“What are you doing?” Wei* asked, amused. I looked up at my then-boyfriend’s face, his gaze suddenly on me.
Like any given weekend, we were spending it in bed, with him playing PS3 and me playing DS. I’d just so happened to look over and, for the first time, really scrutinized the small scar on his upper left arm. I had noticed it before, and I knew he wasn’t the only boyfriend I’d ever had to have such a marking, but I never really paid it any mind; on that day, however, I was curious.
“I’m just looking at your scar,” I answered, bringing my face closer to his bare arm. “Where did you-“
“I wouldn’t touch it,” he said, pulling away from my inquisitive finger.
Confused, yet intrigued, I persisted. “Where did you get it?”
Wei shrugged. “It’s from a vaccine. You know, a shot?” he explained.
I badgered him for more information. “I’ve never received a vaccine that left a scar. Why did yours scar?”
Wei shrugged again. “Do I look like a doctor to you? All Asians just have it,” he said, casually.
“Why can’t I touch it?” I said, inching my face ever closer to the peculiar scar.
Wei pulled away again. “I just remember hearing that if you don’t have the vaccine, you can probably catch whatever it is I’m vaccinated against. Smallpox, maybe? Anyway, I wouldn’t if I were you.”
His answers, although genuine, hadn’t been able to quench my thirst for knowledge. What was the vaccine that was given to these kids? What caused the scarring, sometimes referred to as a “FOB mark”? And, since a previous boyfriend from the Philippines also bore the mark, how many countries did this?
I decided do my own research to find out.
A preliminary Google search yielded some immediate, yet convoluted, answers. For one thing, Taiwan and the Philippines were not the only countries to administer the vaccination; many people from other countries, like South Korea, Mexico, and even the U.S., shared their stories about their mysterious scar. For the Americans, these scar-forming inoculations largely ended when smallpox was considered officially eradicated in 1980, but in other countries, the practice seems to have continued.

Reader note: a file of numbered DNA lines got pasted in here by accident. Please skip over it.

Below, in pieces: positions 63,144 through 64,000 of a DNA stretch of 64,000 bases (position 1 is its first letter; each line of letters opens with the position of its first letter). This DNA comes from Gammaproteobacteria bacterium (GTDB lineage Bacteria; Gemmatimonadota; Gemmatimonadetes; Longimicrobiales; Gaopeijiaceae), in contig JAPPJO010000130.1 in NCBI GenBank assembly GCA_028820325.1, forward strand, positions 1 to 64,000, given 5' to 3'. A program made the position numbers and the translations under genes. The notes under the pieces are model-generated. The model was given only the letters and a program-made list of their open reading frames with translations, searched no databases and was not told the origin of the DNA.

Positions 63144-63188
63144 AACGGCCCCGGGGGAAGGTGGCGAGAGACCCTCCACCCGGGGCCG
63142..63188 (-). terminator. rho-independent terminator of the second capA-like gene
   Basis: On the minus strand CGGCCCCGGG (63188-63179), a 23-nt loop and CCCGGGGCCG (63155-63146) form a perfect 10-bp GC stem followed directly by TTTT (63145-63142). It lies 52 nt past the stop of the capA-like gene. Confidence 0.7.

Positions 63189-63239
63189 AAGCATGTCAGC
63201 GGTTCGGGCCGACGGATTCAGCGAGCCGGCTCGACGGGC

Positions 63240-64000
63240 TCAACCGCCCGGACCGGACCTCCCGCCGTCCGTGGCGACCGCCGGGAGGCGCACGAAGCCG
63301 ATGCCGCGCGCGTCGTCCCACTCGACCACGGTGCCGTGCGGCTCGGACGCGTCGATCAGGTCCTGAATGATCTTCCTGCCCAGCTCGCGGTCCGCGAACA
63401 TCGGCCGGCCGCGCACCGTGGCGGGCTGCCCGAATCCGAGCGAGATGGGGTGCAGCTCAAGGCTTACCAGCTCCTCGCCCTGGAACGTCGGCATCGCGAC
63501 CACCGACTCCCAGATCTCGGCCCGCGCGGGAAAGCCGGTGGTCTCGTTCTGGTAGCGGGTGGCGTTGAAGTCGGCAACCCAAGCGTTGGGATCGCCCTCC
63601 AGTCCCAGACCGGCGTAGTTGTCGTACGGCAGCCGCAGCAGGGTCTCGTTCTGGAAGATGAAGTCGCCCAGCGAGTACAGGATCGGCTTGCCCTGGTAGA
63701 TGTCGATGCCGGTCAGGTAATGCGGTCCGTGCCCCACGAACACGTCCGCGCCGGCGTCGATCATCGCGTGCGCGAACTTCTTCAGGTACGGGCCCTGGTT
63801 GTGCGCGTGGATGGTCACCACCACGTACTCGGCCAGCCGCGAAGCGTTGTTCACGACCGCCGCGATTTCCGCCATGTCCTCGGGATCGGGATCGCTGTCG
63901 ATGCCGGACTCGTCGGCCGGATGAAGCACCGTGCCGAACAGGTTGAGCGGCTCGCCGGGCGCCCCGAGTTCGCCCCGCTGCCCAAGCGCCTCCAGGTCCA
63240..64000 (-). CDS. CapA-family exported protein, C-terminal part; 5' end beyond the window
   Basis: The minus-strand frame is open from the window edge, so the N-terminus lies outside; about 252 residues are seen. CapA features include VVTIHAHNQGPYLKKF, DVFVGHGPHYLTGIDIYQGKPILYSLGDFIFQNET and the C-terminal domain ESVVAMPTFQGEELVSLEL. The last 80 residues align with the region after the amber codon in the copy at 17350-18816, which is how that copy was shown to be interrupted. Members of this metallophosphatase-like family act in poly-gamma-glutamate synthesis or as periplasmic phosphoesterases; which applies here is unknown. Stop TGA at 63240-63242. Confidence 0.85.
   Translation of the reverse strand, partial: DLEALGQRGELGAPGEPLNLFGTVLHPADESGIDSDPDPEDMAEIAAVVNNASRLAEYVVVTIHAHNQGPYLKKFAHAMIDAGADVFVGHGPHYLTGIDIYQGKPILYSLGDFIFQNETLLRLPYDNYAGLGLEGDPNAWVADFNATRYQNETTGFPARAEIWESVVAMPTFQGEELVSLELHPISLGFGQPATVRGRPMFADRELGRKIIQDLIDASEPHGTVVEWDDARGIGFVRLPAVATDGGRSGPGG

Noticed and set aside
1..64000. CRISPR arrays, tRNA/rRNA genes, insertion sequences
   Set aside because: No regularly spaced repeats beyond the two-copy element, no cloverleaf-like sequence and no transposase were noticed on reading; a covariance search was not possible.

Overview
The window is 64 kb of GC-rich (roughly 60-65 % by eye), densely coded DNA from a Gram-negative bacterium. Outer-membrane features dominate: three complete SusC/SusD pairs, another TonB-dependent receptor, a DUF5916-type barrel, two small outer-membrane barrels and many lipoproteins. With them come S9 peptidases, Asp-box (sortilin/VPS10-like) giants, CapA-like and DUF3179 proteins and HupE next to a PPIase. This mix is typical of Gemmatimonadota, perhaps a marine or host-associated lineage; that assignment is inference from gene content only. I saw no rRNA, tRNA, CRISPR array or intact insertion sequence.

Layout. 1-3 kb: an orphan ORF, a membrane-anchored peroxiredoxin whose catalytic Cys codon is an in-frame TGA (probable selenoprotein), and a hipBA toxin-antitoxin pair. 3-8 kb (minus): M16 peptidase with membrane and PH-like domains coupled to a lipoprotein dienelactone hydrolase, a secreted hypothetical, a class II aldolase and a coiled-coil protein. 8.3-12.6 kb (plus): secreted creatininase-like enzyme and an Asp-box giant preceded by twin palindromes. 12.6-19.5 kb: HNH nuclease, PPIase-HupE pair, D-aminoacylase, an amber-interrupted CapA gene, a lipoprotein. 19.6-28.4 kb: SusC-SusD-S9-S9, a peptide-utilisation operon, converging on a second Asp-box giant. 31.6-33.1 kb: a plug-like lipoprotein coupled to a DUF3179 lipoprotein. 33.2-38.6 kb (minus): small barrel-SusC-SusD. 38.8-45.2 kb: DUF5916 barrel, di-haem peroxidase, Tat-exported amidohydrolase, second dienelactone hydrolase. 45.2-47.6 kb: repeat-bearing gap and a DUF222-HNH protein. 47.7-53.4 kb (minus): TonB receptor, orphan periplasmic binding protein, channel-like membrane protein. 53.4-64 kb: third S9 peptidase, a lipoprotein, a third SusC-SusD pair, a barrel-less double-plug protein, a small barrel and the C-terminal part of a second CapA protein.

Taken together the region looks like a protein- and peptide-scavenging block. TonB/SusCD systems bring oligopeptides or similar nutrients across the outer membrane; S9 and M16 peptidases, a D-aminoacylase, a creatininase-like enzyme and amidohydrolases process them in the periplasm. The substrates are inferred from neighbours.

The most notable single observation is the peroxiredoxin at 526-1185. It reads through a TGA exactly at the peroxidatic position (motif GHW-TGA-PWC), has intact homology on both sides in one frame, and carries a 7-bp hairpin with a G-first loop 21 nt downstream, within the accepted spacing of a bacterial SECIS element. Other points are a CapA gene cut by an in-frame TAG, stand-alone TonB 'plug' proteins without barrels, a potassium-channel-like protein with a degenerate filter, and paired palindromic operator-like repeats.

The vaccine was administered with a bifurcated needle, or a narrow rod made out of steel approximately 2.5 inches (6 cm) in length with two prongs at the end. The prongs weren’t there to intimidate (although it certainly does appear that way); instead, they held one dose of reconstituted, freeze-dried smallpox vaccine between them in the form of a droplet. The procedure entailed dipping the needle into the vaccine vial, then puncturing the patient’s arm with it 15 times in a small, circular area. If a drop or two of blood streamed down the arm afterwards, it meant that the inoculation was likely a success.
What would follow was perhaps more intense than the procedure itself; after three to four days, a lesion would appear, marking a successful inoculation. The lesion would then become a pus-filled blister, which would eventually drain after several days. The blister would later turn into a scab, ultimately falling off. The three week journey would be filled with keeping the site dry, bandaged, and covered, with the scab being thrown away in a plastic bag to prevent contamination to those not vaccinated.
For Wei, things were checking out — he was born before 1980, so he could certainly bear a smallpox vaccine scar. But my previous boyfriend had been born after 1980 and still had the scar. Was it also smallpox? Or was it something else?